Other notes: I have kept Luffa seeds in the freezer for 20+ years and they are still as good as new, as this years crop Attests. Also, I find that the beautiful yellow flowers specifically attract Bumble Bees.
    Chuck Johnson

    • Christina says:

      I find that the smoothness depends on time of harvest more than seed type, i’ve had a variety and only have grown the same type of seed over and over again, black. The seeds do keep beautifully and bees do love them. Thanks for your input.

  3. Marlene says:

    I bought 5 loofah gourds from a local grower. 2 had black up one side.( didn’t think they would get worse) I socked them all as I was directed in water over night. They were very easy to strip the outer shell and expose the lighter inside. however the 2 that had the black got even worse looking and felt slimy. I discarded them for fear of mold. I wanted to find more uses then just for bathing. Your articular was very helpful and I am going to try all of them.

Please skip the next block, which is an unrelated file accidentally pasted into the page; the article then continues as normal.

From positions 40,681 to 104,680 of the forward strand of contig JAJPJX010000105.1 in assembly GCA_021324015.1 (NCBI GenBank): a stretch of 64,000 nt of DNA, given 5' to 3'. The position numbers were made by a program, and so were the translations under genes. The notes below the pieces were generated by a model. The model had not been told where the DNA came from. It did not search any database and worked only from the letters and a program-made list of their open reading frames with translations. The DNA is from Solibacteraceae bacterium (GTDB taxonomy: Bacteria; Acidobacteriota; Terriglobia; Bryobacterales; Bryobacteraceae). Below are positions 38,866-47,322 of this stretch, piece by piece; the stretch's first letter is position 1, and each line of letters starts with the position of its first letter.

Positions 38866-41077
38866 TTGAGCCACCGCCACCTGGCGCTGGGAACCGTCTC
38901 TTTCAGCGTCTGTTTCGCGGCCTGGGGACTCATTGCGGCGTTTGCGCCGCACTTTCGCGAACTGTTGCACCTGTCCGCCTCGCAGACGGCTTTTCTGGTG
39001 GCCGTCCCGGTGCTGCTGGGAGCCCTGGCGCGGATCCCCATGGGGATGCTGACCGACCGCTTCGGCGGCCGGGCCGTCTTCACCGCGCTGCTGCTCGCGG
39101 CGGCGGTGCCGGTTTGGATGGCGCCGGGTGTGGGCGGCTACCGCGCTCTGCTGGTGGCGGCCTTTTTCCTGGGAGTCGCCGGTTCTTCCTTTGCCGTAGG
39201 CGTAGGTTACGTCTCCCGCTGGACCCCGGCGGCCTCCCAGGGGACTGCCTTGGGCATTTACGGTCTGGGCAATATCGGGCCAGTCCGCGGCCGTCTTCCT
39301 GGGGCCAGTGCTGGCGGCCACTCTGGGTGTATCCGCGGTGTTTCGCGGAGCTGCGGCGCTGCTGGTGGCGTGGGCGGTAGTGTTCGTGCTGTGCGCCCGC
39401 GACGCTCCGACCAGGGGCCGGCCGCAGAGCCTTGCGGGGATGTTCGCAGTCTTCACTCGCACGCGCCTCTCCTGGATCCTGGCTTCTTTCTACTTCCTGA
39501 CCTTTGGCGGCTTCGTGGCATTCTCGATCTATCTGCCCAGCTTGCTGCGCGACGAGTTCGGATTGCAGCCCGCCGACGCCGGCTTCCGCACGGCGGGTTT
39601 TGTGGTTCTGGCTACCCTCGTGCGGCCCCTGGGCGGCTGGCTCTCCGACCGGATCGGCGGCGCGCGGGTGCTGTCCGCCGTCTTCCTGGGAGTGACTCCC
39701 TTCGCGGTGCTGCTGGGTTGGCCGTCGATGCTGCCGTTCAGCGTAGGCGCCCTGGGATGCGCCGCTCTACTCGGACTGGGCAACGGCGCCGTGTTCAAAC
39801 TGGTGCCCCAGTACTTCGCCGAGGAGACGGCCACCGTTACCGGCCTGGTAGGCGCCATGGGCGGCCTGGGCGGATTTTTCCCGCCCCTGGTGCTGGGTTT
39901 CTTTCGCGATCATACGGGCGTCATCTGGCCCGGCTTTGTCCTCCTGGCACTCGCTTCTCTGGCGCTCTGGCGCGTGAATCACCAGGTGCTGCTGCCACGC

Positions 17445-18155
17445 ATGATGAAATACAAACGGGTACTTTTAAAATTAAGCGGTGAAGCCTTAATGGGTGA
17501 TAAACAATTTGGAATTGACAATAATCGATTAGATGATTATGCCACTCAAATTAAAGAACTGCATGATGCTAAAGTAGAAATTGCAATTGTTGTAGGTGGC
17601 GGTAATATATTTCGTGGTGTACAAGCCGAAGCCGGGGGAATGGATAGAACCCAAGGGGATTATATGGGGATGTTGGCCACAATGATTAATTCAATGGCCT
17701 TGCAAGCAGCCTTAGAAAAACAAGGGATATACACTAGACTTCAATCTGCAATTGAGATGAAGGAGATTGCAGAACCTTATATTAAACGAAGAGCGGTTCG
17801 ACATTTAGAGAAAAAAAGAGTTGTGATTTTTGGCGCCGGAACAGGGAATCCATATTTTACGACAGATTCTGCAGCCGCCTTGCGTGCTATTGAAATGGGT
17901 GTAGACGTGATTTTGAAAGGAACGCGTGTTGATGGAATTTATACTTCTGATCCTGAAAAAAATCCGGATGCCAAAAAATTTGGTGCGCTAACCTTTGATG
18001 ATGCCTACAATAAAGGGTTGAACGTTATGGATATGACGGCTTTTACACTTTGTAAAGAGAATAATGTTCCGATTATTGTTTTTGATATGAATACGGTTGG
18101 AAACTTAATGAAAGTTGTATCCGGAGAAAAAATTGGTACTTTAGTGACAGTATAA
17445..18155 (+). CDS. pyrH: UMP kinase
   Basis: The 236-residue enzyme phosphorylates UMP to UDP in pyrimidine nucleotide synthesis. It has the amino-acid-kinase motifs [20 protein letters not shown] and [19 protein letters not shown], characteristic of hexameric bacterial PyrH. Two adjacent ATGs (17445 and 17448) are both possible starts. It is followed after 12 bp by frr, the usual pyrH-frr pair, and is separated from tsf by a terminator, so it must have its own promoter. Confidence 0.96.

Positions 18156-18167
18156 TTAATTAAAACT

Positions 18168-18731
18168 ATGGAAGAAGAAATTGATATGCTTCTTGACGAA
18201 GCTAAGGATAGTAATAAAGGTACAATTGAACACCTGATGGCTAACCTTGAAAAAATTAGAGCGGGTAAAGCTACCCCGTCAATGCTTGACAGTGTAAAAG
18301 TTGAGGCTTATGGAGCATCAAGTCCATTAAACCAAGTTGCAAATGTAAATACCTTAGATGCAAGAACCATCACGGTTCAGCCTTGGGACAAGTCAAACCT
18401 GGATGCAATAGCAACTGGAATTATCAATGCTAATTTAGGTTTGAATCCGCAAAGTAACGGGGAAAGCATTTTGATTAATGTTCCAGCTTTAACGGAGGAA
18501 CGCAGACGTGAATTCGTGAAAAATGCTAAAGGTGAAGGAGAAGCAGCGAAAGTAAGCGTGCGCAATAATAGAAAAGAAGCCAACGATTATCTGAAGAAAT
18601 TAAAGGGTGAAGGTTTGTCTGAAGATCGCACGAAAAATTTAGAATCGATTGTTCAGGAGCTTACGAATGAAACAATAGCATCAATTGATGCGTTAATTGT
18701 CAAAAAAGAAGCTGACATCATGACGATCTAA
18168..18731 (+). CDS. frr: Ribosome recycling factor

4. I had no idea you could grow luffas! That’s awesome! I loved these tips too… I especially love the back scratcher idea. Never would have thought of that! And the scrubbing pans idea would have been helpful today. 😂

  5. What neat ideas! I have always wanted to grow luffas.

  6. First off I never even knew you could grow your own luffas!! How cool! You’ve got me shocked at all of these haha, I didn’t know a luffa had so many uses!

  7. Kayla says:

    Who would have thought there would be so many ways to use luffas! How fun!

  8. Susannah says:

    Someone was growing luffas on their boulevard and gave me one last season. The kids turned it into a plaything, and discovered the huge quantity of seeds inside (which also became playthings). I snagged a few of them and will plant them on my boulevard this year. So cool!

    These are such great ideas!